Algocracy Newsletter #3

No easter eggs, just interesting stuff.

In this newsletter, we aggregate for you the most interesting online content recently published in the domain of Artificial Intelligence, algorithms and their fairness, privacy and other topics, which are important for the emerging world of algocracy - world governed by algorithms.

If this is your first time seeing this, then please, Read our manifesto and subscribe, if you find it interesting.

Visualization of the week: The Anatomy of AI

by Josef Holy

Breathtaking visualization (by Kate Crawford and Vladan Joler) of a COMPLETE anatomy of Amazon Alexa.

It’s staggering, when you realize how much mass and energy has to be put into coordinated motion so people can use voice commands to ask for the weather forecast.

Natural resources flowing through the global hyperconnected supply-chains into the production of the physical cylinder itself, large scale distributed server farms, powering the cloud, where “the intelligent service” lives, continuous training done by human labor - contractors and unsuspecting reCAPTCHA users (=all of us) and finally, the Databanks, continuously capturing everything about people and what they do and aggregating it into the ultimate source of value and power.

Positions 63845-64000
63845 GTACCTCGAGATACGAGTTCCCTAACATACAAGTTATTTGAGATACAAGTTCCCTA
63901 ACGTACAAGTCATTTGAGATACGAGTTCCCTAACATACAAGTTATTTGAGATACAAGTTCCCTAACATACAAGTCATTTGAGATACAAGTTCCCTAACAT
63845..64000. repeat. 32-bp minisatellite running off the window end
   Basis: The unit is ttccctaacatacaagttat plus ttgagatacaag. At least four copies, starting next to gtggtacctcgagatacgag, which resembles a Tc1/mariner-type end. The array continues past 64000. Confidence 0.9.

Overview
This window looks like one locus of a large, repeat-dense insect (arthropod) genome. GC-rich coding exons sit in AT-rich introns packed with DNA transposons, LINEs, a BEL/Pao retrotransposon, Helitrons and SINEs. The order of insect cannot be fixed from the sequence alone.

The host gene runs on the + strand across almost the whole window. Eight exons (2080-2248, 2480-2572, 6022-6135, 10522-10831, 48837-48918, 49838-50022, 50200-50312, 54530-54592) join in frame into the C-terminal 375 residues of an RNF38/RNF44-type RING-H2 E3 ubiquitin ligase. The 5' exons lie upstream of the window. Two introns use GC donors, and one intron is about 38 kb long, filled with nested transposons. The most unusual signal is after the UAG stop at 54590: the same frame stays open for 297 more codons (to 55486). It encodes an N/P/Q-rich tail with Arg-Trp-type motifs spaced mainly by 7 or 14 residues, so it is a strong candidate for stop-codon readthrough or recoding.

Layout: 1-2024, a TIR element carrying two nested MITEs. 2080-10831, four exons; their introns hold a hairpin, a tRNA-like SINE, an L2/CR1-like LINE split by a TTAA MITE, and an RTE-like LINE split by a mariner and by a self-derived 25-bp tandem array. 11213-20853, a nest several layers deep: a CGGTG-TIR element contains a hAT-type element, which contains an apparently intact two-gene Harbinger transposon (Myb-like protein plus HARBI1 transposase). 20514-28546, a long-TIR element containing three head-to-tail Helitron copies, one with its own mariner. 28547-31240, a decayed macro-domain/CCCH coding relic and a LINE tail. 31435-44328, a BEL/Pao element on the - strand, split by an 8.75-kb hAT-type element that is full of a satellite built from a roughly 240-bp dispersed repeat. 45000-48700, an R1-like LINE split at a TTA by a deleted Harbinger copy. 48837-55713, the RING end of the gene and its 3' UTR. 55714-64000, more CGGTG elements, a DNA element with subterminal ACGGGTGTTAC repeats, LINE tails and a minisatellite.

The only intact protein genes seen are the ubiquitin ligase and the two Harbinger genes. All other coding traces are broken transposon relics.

This is the Standard Oil of our time.


Fail of the Week: “People who like this fire also liked”

by Josef Holy

It is not entirely clear, which similarity clusters led the video platform algorithm to recommend Britannica article about completely unrelated 9/11 attacks in the live feed of the Notre Dame Cathedral fire.

It is clear though, that the path to Singularity and AGI will be long…

Untold History of AI: Algorithmic Bias Was Born in the 1980s

by Josef Holy